Estimated reading time: 3 minutes, 24 seconds

A common phrase among editors is “show, don’t tell”. This generally means, as a writer it is your job to show an idea you are trying to convey to readers as opposed to just telling them what you want them to think. The art of content marketing is no different.

As a content marketer you want to show how your product is valuable to consumers as opposed to just telling them that your product is best in class. Shoppers don’t want to be told- they want to be convinced. That’s where content marketers come in to play.  Through a wide range of assets such as blog posts; videos, white papers, and infographics; marketers create resources to show buyers why their product outrivals the competition, enabling customers to make a well-rounded decision. According to a blog post by Kur8 PR marketing agency founder, Julie Igorevna, the goal of content marketing is to provide “content that resonates, engages and delights customers from the moment they search to the moment they buy to the moment they become valued customers and advocates.”  Done correctly, content marketing has the potential to increase revenues and grow pipeline – setting the company up for future success.

In the paragraph above, I could have just told you that as a business you have to invest in content marketing to succeed. Instead, I attempted to show you the benefits of content marketing by describing what content marketing is as well as using a quote from a marketing professional. If done well, I piqued your interest and left you wanting to know more about how your company can benefit from content marketing. By including quotes and statistics in my marketing piece, I am showing the consumer that they don’t have to take my word for it, because I have facts to back up my claims.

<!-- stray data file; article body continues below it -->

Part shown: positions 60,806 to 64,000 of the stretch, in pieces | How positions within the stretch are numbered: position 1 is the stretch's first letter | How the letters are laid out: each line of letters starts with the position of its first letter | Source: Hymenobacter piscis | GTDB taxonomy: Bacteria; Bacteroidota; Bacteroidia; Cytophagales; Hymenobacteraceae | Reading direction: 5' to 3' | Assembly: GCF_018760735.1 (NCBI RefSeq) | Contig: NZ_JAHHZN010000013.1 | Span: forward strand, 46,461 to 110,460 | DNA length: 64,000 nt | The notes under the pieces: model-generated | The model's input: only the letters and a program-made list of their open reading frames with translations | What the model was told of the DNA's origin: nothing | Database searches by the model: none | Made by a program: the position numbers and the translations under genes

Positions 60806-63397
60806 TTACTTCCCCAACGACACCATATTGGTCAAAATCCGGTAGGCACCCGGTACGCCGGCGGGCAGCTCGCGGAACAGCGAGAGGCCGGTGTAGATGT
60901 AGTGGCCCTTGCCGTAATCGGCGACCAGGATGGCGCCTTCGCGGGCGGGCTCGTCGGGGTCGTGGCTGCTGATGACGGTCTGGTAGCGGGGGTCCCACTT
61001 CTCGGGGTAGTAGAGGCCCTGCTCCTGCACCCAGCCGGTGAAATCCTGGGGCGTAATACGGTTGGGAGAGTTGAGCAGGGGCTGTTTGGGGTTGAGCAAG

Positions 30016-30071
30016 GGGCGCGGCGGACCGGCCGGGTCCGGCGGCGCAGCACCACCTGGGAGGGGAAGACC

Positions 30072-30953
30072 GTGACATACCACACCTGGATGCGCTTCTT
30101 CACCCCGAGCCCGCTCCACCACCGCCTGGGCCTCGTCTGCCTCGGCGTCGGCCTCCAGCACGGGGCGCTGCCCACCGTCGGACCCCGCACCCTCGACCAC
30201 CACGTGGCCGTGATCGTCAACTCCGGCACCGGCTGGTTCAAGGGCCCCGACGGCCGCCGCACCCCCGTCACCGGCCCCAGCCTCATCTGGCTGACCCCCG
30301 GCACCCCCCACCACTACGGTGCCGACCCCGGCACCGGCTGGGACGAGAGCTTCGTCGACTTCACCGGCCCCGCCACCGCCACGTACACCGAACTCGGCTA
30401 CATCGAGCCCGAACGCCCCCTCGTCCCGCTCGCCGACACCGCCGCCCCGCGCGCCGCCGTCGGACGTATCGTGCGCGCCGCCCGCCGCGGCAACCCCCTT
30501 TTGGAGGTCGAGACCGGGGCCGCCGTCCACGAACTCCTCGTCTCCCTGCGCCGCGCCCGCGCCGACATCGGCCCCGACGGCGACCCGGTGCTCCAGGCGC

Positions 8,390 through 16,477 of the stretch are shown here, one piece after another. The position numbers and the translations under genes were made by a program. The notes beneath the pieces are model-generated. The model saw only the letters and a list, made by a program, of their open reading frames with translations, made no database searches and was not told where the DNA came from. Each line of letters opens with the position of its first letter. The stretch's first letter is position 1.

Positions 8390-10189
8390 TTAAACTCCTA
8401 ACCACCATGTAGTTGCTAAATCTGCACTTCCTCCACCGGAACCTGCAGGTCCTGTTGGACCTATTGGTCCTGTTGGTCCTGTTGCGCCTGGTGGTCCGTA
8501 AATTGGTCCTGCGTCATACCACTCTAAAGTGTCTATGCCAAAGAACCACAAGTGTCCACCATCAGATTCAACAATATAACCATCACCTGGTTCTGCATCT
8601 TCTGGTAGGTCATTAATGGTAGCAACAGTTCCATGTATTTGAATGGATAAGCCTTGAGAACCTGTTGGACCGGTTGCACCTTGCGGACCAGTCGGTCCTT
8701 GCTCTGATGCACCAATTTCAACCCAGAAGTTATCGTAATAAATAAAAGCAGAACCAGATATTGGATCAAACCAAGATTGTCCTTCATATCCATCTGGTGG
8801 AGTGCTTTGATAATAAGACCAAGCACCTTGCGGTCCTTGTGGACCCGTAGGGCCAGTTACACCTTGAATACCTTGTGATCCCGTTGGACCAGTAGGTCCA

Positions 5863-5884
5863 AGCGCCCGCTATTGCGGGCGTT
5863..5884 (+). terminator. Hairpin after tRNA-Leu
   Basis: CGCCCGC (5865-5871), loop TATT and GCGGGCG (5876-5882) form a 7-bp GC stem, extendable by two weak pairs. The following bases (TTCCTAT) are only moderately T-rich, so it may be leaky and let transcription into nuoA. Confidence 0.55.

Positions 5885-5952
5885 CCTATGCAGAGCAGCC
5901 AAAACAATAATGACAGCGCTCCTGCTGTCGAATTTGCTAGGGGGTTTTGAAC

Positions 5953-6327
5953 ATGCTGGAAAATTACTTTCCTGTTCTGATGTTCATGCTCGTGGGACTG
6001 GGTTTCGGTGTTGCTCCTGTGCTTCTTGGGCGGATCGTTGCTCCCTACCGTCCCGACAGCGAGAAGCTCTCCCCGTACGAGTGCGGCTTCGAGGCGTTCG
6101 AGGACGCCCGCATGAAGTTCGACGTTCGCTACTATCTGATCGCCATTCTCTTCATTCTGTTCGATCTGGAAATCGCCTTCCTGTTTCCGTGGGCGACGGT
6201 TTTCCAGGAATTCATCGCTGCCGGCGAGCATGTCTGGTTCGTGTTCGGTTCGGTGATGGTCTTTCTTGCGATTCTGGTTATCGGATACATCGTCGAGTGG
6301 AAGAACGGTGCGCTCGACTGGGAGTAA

The goal of an introduction paragraph is to draw in the reader. In a video aimed at selling a camera; the narrator may introduce himself as a photographer, listing his award-winning credentials. In those first few sentences he has conveyed his knowledge of both photography and cameras; letting the viewers know that they can trust him. If the camera is good enough for an award-winning photographer- a viewer may decide that it’s the right camera for them as well.

The middle of a content marketing piece is to show how one’s product can help a buyer solve their problem. A blog post marketing the same camera above, may explore different problems that photographers face whether it’s lighting, focus, or zoom. It will then go into detail on how the camera can solve these problems, making it easier for the photographer to capture that perfect shot!

The last part of any strategic content piece is the conclusion which reviews the asset. It states what the problem is that consumers are facing, and how their product can help solve them. An e-book may summarize the different features on the camera and how they can help solve the photographer’s problems.

If done correctly, the content asset will prove to customers why that particular camera is the best camera out there. While it may be more expensive then it’s competitors it comes with all of these extra features that makes a photographer’s job easier. Plus, a famous photographer not only endorses but uses this camera to capture the best photos. If the consumer wants professional-level photography, they should invest in this camera!

Content marketing isn’t just writing about the product, it’s a strategic way to convince consumers that your product stands out from your competitors. With so many products flooding the market it’s not enough to just boast that your product is the best, you have to show customers that is it. Whether you chose to do so through an infographic, white paper, or video; make sure that your content piece is acknowledging a problem and offers a solution on how to fix it. This will prove that your product is capable of meeting your buyers’ needs.

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Danielle Loughnane

Danielle Loughnane earned her B.F.A. in Creative Writing from Emerson College and has currently been working in the data science field since 2015. She is the author of a comic book entitled, “The Superhighs” and wrote a blog from 2011-2015 about working in the restaurant industry called, "Sir I Think You've Had Too Much.” In her spare time she likes reading graphic novels and snuggling with her dogs.

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